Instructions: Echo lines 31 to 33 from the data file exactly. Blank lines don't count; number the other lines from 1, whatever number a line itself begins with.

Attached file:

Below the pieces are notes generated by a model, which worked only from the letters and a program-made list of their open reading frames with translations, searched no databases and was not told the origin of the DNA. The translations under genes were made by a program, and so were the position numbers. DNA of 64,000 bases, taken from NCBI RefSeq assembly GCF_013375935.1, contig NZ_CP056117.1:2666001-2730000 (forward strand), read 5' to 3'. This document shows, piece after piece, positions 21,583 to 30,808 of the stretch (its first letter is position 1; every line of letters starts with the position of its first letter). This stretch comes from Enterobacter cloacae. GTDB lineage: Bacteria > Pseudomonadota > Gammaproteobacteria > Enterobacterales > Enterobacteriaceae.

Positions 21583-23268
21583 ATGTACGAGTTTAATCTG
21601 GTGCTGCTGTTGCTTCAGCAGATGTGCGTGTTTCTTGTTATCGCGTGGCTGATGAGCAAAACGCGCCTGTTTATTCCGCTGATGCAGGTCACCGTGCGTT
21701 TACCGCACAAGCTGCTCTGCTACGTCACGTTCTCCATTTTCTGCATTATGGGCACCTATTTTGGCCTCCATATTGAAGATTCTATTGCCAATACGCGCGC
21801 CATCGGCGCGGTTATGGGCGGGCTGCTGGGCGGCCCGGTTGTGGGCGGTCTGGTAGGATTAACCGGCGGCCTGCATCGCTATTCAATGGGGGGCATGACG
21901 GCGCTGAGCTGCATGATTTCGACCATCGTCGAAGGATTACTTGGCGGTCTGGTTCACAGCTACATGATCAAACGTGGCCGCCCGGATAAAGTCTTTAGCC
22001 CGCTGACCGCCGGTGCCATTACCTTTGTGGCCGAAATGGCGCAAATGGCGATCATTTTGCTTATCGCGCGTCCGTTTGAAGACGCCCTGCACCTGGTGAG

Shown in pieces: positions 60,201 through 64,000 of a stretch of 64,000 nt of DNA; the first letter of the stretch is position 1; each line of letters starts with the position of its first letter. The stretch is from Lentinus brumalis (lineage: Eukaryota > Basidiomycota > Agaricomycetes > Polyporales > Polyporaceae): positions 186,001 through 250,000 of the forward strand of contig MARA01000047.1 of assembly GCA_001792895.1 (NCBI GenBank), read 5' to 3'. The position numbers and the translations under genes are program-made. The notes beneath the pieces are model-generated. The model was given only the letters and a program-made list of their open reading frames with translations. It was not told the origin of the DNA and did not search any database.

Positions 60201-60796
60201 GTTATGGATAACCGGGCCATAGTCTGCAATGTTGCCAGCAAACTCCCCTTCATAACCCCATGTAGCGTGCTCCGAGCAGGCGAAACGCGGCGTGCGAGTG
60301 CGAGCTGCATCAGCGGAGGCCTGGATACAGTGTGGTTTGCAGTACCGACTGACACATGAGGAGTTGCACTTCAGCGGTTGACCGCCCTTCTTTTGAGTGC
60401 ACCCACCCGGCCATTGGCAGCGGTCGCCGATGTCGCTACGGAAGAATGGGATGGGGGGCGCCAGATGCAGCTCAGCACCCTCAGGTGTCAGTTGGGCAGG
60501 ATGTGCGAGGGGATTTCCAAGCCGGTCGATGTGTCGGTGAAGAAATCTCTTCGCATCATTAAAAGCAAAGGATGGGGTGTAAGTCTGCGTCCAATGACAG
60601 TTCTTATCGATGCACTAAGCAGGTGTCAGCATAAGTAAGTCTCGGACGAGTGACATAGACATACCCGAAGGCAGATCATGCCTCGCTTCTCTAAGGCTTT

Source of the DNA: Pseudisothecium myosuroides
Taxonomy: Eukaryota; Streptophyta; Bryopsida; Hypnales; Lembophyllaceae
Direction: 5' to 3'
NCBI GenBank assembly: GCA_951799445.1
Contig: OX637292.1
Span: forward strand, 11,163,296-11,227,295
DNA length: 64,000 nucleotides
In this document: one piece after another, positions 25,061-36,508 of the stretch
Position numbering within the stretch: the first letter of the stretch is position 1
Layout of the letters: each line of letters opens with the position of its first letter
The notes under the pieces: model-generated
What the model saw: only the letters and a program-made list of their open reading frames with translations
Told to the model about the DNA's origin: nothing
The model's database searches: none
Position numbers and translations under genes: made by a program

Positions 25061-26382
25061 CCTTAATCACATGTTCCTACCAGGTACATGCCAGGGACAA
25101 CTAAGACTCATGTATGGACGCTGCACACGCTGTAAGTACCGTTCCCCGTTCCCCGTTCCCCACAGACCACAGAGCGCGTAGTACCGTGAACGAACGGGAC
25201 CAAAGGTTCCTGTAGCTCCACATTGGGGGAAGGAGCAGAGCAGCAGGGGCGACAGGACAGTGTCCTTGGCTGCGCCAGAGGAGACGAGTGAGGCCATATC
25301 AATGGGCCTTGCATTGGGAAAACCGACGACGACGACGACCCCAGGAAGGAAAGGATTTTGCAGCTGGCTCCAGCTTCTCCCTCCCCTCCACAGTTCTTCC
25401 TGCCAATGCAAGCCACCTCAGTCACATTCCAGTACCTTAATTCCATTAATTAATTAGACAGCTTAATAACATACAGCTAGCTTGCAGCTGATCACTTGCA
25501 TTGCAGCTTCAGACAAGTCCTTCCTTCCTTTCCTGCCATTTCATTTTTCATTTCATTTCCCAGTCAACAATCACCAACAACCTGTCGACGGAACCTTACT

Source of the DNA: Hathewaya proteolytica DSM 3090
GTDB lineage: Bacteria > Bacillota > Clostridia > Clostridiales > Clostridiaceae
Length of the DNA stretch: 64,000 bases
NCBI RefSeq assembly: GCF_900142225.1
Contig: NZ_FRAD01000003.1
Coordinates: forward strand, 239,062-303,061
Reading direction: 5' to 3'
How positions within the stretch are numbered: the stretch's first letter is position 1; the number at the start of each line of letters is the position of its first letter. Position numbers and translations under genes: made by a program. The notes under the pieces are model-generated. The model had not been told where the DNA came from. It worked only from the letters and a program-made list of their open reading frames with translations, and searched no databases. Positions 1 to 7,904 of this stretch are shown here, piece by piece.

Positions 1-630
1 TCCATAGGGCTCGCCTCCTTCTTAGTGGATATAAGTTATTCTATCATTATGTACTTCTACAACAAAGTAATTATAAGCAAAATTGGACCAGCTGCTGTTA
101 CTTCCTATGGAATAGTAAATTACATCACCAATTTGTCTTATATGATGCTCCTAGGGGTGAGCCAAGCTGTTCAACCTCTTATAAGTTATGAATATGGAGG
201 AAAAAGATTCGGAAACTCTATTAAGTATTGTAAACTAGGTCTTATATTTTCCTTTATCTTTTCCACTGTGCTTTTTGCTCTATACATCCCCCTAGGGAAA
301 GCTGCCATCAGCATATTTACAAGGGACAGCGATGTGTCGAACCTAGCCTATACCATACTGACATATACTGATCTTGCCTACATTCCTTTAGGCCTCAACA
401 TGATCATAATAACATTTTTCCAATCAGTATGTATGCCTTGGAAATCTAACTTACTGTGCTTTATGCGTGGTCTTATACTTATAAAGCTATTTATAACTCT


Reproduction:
Positions 25061-26382
25061 CCTTAATCACATGTTCCTACCAGGTACATGCCAGGGACAA
25101 CTAAGACTCATGTATGGACGCTGCACACGCTGTAAGTACCGTTCCCCGTTCCCCGTTCCCCACAGACCACAGAGCGCGTAGTACCGTGAACGAACGGGAC